Andrew Marvell

(31 March 1621 – 16 August 1678 / Yorkshire, England)

To His Coy Mistress

Had we but World enough, and Time,
This coyness Lady were no crime.
We would sit down, and think which way
To walk, and pass our long Loves Day.
Thou by the Indian Ganges side.
Should'st Rubies find: I by the Tide
Of Humber would complain. I would
Love you ten years before the Flood:
And you should if you please refuse
Till the Conversion of the Jews.
My vegetable Love should grow
Vaster then Empires, and more slow.
An hundred years should go to praise
Thine Eyes, and on thy Forehead Gaze.
Two hundred to adore each Breast.
But thirty thousand to the rest.
An Age at least to every part,
And the last Age should show your Heart.
For Lady you deserve this State;
Nor would I love at lower rate.
But at my back I alwaies hear
Times winged Charriot hurrying near:
And yonder all before us lye
Desarts of vast Eternity.
Thy Beauty shall no more be found;
Nor, in thy marble Vault, shall sound
My ecchoing Song: then Worms shall try
That long preserv'd Virginity:
And your quaint Honour turn to durst;
And into ashes all my Lust.
The Grave's a fine and private place,
But none I think do there embrace.
Now therefore, while the youthful hew
Sits on thy skin like morning glew,
And while thy willing Soul transpires
At every pore with instant Fires,
Now let us sport us while we may;
And now, like am'rous birds of prey,
Rather at once our Time devour,
Than languish in his slow-chapt pow'r.
Let us roll all our Strength, and all
Our sweetness, up into one Ball:
And tear our Pleasures with rough strife,
Thorough the Iron gates of Life.
Thus, though we cannot make our Sun
Stand still, yet we will make him run.

Submitted: Tuesday, December 31, 2002
Edited: Thursday, December 11, 2014

Topic of this poem: love

# 205 poem on top 500 Poems

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Read poems about / on: lust, strength, song, beauty, time, sun, world, love, running

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Comments about this poem (To His Coy Mistress by Andrew Marvell )

  • Silver Star - 3,984 Points Rajesh Thankappan (1/8/2015 9:56:00 AM)

    Time is short and one should not further shorten dilly-dallying. (Report) Reply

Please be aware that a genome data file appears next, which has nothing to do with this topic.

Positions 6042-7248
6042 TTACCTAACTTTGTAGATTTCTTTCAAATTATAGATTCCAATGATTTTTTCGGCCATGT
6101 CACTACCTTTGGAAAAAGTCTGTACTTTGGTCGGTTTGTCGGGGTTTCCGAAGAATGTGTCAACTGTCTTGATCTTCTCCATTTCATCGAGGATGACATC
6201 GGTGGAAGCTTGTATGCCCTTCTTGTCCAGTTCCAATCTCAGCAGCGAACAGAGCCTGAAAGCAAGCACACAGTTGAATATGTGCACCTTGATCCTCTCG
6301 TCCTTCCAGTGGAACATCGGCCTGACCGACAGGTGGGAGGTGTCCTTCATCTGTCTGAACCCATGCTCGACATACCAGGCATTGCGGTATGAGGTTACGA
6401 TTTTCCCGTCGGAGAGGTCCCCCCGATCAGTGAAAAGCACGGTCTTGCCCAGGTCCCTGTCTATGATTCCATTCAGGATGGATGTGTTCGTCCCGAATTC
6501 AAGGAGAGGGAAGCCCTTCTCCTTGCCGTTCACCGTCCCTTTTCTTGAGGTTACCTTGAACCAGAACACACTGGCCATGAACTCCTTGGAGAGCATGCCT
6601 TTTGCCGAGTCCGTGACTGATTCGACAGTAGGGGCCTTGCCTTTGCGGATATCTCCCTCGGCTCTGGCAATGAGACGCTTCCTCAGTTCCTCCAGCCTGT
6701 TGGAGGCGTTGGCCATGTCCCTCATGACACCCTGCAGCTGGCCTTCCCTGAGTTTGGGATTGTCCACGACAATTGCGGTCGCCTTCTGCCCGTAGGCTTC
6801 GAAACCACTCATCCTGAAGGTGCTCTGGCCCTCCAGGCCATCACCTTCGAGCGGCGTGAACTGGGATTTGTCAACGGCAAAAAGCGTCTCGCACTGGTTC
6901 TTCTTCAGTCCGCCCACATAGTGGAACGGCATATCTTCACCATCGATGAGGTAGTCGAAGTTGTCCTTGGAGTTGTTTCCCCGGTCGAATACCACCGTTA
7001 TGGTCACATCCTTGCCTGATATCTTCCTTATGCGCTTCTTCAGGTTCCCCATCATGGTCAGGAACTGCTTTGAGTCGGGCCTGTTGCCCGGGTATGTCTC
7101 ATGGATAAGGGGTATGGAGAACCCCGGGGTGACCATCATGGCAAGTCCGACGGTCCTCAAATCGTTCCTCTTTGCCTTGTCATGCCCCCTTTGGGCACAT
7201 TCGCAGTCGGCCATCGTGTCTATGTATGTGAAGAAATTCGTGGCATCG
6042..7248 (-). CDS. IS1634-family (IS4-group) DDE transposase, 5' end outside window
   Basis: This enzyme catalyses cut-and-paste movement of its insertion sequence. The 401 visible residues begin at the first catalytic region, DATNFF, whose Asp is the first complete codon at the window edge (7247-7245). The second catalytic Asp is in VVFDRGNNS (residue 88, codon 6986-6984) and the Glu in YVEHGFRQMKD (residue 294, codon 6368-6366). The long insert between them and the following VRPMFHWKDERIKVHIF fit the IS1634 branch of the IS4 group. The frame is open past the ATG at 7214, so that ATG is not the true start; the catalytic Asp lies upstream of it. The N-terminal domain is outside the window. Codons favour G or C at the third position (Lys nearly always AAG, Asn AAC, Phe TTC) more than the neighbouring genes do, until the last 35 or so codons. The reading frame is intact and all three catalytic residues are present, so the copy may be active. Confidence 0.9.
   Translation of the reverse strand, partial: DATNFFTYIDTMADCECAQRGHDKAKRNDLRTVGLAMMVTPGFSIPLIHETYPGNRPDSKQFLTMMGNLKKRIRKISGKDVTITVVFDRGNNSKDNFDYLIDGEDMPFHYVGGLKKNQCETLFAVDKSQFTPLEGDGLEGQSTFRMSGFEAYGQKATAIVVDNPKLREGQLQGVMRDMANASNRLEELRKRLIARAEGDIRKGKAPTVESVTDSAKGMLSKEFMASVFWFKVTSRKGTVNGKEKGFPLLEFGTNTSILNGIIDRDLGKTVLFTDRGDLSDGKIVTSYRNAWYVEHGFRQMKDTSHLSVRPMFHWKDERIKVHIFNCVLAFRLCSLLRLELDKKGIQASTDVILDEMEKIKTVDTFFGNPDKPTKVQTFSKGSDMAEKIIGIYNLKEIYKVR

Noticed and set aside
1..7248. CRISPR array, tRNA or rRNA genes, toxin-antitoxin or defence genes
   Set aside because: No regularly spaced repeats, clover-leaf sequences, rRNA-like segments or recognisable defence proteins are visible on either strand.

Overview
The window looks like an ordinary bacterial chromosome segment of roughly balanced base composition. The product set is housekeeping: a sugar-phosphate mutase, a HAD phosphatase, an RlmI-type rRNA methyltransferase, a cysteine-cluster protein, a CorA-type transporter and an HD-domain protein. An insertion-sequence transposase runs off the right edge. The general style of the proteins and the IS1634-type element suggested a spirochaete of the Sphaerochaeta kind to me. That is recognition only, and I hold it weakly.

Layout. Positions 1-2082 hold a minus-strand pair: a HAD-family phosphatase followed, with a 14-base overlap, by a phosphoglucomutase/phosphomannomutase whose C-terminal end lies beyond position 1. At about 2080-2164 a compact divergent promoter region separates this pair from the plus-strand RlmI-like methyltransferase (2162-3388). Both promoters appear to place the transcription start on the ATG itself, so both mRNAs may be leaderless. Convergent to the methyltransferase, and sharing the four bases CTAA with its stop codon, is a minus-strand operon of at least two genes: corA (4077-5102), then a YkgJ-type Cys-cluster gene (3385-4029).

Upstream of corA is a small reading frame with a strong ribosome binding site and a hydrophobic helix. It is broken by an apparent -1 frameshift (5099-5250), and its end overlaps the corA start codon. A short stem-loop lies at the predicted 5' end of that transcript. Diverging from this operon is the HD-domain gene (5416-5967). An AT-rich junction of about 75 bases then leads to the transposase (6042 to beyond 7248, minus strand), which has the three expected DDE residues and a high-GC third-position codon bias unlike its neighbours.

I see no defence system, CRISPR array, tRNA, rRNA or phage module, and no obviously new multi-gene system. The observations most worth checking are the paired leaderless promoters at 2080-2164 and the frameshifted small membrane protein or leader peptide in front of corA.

• Rookie John Harper (1/28/2014 2:17:00 AM)

    It is the most elegant snow job in the English language. It makes all of rock n roll wear pink! (Report) Reply

  • Rookie Manuel Cisneros (4/24/2012 6:29:00 AM)

    one of the gratest love poems ever written. (Report) Reply

  • Rookie - 10 Points Chizryan Ogunkah (8/27/2011 4:48:00 PM)

    this poem acts as a reminder to women on how time is not their best company, even before the grave, they may lose the ''virtues'' mostly appreciated. (Report) Reply

  • Rookie - 10 Points Chizryan Ogunkah (8/27/2011 4:47:00 PM)

    this poem acts as a reminder to women on how time is not their best company even before the (Report) Reply

  • Rookie Juniper March (10/7/2009 4:08:00 PM)

    This is fabulous, it transported me
    to a magical place
    and it is so right,
    now! not in the grave! (Report) Reply

  • Rookie Rahul G (12/20/2008 2:28:00 PM)

    he should be andrew marvellous! this peice of poem is really enchanting. no wonder what happened after he must have presented this poem to his mistress'es (Report) Reply

  • Rookie Denzel D (6/19/2007 10:07:00 AM)

    Im guessing he was an all time player of his time, i believe this is what it took to seduce the hell out of a girl, lol (Report) Reply

  • Rookie Rick Lee (6/9/2005 9:19:00 PM)

    I love this poem very much, especially the first part. Wild imagination, unlimited scope and time, from the side of Ganges to the tide of Humber, from the Flood to the Conversion of Jews. Travels freely beyond the power of mortals. Seems containing some romantic elements. (Report) Reply

  • Rookie Merrelley Gillie (5/7/2005 4:38:00 PM)

    This is one of my favourite poems. He loves her and time is going fast while all ahead are deserts of vast eternity. Her dewy skin is still young - one day she will die. It's actually a mixture of love and death, an awsome poem.

    Merrelley (Report) Reply

Read all 10 comments »

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